Archive for May, 2007

CAN WE BURY THE CARBON PROBLEM?

Thursday, May 24th, 2007

In this post, I want to focus a bit more on one particular aspect of the carbon and climate problem: Coal. While it’s true that dealing with coal will not, by itself, solve the carbon problem, it is equally true that not dealing with coal will severely limit the opportunities to effectively safeguard the climate.

What exactly is the problem with coal? Well, for starters, coal accounts for about 25% of today’s global energy demand. And because coal contains significantly more carbon per unit energy than either oil or natural gas, it accounts for nearly 40% of all carbon emissions to the atmosphere. In addition, coal is cheap, and both the U.S. and China have enormous domestic reserves, making it even more attractive when concerns over energy security take hold of the political debate. (more…)

THE IPCC WORKING GROUP III REPORT AND SOME KEY POLICY QUESTIONS

Wednesday, May 23rd, 2007

The Intergovernmental Panel on Climate Change released Working Group III’s (WG-III) contribution to the Fourth Assessment Report, “Mitigation of Climate Change,” earlier this month with the Summary for Policymakers and the pre-copy edit chapters. The House Committee on Science and Technology held a hearing last week with four WG-III lead authors. Let me address some questions policymakers may have about climate change policy and how the IPCC WG-III report addresses them.

How should we choose a goal? (more…)

CLIMATE INSECURITY

Tuesday, May 22nd, 2007

Is climate change a national security threat? A month ago, a panel of retired military leaders said that it was. Two weeks ago, the Congress agreed and asked for a National Intelligence Estimate to be made of the national security implications of climate change. The Director of National Intelligence, Mike McConnell, endorsed this suggestion. So have environmentalists. Even Al Gore, when testifying before the Senate on climate change last March, used war analogies to provoke the Senate into action.

Recalling the Black Hawk Down incident in Somalia, Congressman Edward Markey, head of the new Select Committee on Energy Independence and Global Warming, told the Congress last week:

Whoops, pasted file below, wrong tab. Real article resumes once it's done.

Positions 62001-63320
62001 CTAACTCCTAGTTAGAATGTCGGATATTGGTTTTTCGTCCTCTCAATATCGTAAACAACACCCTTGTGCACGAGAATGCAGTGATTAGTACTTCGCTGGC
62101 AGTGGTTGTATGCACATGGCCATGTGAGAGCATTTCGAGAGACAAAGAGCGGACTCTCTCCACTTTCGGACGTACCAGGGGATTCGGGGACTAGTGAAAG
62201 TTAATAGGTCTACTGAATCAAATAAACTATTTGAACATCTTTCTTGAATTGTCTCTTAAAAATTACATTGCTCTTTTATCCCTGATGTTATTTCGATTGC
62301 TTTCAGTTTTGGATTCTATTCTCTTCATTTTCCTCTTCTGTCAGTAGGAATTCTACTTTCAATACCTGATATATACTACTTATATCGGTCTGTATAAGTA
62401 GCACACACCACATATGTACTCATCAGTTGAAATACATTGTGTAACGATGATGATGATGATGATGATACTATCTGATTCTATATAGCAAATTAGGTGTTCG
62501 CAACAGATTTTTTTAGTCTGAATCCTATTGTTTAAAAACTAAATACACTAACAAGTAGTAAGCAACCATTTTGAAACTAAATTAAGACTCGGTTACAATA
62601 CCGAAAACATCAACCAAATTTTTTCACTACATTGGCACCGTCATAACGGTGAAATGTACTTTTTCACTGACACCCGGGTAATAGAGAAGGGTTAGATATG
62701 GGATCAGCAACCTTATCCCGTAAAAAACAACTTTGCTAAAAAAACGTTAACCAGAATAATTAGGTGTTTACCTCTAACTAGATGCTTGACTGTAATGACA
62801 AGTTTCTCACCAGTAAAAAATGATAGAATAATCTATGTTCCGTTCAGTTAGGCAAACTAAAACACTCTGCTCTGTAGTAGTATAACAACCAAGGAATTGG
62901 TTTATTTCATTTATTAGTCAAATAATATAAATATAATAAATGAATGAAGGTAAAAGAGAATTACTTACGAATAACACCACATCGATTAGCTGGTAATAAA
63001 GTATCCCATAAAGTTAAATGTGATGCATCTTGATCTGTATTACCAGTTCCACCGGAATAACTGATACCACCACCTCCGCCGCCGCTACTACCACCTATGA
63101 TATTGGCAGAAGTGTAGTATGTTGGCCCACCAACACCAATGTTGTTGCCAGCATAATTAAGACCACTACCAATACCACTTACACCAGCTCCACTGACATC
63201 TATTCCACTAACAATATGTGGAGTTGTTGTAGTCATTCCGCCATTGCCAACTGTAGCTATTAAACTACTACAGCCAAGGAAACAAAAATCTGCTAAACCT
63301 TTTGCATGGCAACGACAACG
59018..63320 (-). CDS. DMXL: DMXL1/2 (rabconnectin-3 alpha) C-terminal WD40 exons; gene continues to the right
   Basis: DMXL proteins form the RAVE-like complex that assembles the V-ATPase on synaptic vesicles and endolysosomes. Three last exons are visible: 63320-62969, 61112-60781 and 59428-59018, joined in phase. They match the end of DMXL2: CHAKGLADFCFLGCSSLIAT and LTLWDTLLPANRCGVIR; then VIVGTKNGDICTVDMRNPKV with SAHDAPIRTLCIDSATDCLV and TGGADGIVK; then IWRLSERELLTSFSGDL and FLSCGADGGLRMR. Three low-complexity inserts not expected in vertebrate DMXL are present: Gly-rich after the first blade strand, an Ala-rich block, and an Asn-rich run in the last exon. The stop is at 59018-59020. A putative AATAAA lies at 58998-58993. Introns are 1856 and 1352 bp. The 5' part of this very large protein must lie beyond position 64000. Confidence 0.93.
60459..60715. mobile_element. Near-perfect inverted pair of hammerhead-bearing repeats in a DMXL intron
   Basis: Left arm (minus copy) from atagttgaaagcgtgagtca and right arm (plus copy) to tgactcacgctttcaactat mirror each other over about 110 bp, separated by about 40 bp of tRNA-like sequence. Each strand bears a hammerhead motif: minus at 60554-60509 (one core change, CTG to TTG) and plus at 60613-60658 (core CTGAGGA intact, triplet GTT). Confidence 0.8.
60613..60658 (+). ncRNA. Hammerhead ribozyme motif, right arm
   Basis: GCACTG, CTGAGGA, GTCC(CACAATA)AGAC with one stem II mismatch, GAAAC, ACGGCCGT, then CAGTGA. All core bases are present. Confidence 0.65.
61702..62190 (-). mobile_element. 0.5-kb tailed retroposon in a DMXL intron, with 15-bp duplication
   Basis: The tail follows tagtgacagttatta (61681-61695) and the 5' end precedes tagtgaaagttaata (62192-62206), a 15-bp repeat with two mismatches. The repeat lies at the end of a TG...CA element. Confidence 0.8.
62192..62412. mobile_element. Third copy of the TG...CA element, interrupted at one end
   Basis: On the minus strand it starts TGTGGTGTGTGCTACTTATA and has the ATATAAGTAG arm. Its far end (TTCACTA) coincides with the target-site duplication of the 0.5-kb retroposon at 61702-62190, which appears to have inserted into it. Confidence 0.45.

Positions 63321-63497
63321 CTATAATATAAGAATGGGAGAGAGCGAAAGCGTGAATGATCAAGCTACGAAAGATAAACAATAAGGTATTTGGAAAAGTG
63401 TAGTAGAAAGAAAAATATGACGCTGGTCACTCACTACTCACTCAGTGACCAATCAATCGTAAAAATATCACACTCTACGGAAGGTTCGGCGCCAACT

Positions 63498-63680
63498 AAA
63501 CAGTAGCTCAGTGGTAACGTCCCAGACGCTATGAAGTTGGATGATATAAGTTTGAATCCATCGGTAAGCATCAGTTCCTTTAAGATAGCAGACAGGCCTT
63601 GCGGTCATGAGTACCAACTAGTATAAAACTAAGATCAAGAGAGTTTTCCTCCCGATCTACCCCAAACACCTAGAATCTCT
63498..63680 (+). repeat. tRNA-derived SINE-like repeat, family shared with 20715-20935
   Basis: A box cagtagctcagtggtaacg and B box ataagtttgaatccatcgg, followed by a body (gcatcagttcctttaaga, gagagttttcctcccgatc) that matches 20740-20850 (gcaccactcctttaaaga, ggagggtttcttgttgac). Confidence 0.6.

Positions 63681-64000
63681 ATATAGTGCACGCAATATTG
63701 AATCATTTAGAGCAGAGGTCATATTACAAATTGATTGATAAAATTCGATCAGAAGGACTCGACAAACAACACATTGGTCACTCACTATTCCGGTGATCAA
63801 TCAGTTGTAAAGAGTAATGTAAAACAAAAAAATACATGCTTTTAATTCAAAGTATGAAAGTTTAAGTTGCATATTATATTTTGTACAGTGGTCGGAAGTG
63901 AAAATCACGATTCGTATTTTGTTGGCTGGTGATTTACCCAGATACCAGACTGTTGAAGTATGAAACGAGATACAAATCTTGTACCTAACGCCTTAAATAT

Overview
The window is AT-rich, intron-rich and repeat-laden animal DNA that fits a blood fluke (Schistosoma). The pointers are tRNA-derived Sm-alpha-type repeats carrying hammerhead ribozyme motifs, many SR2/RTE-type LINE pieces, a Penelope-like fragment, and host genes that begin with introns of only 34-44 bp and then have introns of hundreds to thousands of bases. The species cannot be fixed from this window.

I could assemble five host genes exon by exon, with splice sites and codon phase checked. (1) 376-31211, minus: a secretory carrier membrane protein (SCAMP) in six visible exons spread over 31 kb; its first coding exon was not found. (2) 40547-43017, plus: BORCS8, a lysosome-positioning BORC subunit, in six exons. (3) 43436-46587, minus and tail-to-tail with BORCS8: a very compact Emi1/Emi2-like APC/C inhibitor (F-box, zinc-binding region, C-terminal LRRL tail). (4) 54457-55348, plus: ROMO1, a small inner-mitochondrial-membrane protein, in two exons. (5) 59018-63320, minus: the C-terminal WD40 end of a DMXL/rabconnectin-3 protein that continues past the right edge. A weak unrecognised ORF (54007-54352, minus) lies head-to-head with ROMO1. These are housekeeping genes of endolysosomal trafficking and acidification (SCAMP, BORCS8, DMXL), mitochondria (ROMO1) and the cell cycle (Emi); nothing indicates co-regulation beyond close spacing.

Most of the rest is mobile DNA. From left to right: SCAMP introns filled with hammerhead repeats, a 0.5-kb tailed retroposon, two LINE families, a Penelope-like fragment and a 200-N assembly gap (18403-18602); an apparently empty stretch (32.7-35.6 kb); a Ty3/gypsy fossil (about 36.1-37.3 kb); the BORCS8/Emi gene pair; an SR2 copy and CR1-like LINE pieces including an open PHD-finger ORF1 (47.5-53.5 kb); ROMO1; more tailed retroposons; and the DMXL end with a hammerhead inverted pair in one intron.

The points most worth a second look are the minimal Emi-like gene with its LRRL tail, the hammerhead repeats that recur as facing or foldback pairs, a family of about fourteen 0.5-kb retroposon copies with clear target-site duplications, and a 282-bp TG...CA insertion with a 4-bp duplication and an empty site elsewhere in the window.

“Drought caused famine. Famine caused food relief. Food relief caused warlords to fight over it. The warlords’ fighting caused the U.S. to intervene, and 19 U.S. fighting men were killed.” (more…)

SUMMER READING—AN EXCELLENT GUIDE TO THE DEBATE

Tuesday, May 8th, 2007

Summer reading opportunities abound for anyone interested climate change. The IPCC’s Fourth Assessment Report includes recently released contributions from Working Group I on the science of climate change (with a Summary for Policy Makers, Technical Summary, and individual chapters now available), from Working Group II on impacts, adaptation, and vulnerability (WG-II SPM), and from Working Group III on climate change mitigation (WG-III SPM).

For anyone looking for an engaging overview of climate change, I’d strongly recommend The Science and Politics of Global Climate Change: A Guide to the Debate (Cambridge University Press, 2006) by Andrew Dessler and Edward Parson. I recently reviewed the book for BAMS (you can download my review here) and found it to be one of the most readable overviews that I’ve seen.

Climate Management 101 — 1. A portfolio of approaches and solutions.

Friday, May 4th, 2007

Climate Management 101 — 1. A portfolio of approaches and solutions.

When I worked at NASA most of the scientists had the following statement in their position description, “Solving complex problems with no known solutions.” I’m sure that most of us just looked at this as a set of words contrived in the distance past by human resources. Ultimately I ended up a manager, and by my nature, a student of management. This is first of a series of blogs that consider the “climate change problem” as the management of a complex problem with no known solution.

At the beginning of addressing such a problem, it is important to take an inventory of what you know, and to separate what you know from what you believe and what you think should happen. In the inventory of what you know it is necessary to identify the external factors or communities that are related to or have a vested interest in your problem. For climate change, these externalities would include, for example, energy, public health, and religion. It is also useful to place your problem into the set of similar scale problems, for example, control and treatment of AIDS. This leads to the identification of a system of strongly and weakly interrelated problems, which are each to their own, also complex systems. (more…)


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